"Innocence Project" Students Made Illegal Recordings: Prosecutors

Copy of conversation allegedly included in material Medill students turned over to authorities

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    NEWSLETTERS

    Northwestern University journalism students made illegal secret recordings of witnesses as they investigated an alleged wrongful conviction, Cook County prosecutors said Wednesday.

    Northwestern University journalism students made illegal secret recordings of witnesses as they investigated an alleged wrongful conviction, Cook County prosecutors said Wednesday.

    A copy of one of the conversations was included in the notes and internal correspondence subpoenaed and turned over earlier this year.  Assistant State's Attorney Celeste Stack said in court Wednesday the students used eavesdropping devices and wore hidden recorders.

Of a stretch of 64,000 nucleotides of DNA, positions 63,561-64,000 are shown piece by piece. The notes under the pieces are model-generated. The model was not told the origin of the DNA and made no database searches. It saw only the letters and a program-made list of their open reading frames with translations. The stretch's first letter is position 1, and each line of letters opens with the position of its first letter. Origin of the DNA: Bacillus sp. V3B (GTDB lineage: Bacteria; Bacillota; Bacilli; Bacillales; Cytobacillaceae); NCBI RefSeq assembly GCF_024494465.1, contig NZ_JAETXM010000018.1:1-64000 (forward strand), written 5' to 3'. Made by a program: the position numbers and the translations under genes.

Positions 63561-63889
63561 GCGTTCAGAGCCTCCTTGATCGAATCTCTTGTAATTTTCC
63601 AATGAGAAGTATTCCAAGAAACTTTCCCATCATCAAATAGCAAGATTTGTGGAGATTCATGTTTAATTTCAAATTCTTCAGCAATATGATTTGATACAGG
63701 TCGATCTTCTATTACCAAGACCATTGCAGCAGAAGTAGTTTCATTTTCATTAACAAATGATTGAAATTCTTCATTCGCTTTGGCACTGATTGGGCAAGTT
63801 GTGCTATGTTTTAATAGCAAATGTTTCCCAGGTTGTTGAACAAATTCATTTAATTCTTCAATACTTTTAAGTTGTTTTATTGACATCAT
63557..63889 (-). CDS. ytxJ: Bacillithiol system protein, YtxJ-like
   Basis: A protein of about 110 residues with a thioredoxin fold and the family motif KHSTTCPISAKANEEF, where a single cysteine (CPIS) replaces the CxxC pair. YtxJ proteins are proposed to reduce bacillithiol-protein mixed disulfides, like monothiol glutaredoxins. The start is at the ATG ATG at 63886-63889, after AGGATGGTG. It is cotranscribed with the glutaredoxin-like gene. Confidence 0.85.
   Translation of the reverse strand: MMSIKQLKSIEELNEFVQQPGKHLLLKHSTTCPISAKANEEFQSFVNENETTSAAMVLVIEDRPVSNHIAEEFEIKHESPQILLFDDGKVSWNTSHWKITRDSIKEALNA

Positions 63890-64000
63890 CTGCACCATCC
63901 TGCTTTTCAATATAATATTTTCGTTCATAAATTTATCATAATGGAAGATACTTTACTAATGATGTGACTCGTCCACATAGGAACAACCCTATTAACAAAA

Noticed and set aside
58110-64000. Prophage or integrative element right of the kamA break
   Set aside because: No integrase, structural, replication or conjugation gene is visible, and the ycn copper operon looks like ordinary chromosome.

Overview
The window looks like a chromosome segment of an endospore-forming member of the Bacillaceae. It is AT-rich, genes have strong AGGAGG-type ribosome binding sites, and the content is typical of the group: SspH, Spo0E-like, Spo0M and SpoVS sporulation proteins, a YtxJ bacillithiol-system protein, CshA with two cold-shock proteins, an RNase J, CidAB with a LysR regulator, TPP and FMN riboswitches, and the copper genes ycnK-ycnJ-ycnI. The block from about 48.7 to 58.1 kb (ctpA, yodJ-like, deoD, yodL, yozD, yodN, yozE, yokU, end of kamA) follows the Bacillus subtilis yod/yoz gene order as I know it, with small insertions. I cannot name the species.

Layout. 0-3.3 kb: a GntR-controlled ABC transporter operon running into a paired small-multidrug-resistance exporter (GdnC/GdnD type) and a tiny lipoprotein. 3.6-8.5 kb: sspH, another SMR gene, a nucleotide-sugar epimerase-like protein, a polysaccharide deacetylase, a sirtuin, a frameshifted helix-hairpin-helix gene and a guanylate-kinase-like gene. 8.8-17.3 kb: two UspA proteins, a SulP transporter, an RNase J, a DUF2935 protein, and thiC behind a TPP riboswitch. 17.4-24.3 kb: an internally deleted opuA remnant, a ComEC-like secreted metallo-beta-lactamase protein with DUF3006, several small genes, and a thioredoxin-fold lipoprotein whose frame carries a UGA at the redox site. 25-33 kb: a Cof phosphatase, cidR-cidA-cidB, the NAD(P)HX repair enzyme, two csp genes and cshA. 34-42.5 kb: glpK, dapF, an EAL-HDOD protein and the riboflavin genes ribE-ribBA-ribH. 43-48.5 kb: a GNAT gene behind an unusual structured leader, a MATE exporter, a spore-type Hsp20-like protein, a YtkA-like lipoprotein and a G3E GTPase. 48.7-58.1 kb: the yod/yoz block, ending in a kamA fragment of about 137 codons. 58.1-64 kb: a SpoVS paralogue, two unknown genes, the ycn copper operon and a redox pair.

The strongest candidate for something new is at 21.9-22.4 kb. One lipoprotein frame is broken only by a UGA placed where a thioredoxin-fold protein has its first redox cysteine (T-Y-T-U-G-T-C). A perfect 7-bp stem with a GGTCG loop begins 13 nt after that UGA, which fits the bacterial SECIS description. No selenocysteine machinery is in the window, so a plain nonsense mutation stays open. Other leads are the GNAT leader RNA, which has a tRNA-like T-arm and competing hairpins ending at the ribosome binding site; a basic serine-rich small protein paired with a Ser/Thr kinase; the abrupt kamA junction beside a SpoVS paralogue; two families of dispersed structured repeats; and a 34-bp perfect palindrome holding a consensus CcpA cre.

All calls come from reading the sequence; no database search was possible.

It's illegal in Illinois to record someone without their knowledge or consent, unless there's a court order.

    The material is related to the Medill Innocence Project and its attempts to exonerate Anthony McKinney in a three-decades-old murder case.

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    Stacks said prosecutors don't expect to file criminal charges because the statute of limitations expired.

    Northwestern spokesman Alan Cubbage said the school didn't know about "any activities that may have violated state laws" and doesn't condone them.

    Last month, a partner in a Chicago law firm withdrew from representing Northwestern University professor David Protess in the battle with Cook County prosecutors. 

    Protess has since hired two new attorneys to conduct a review of the Innocence Project, the Chicago Tribune reported.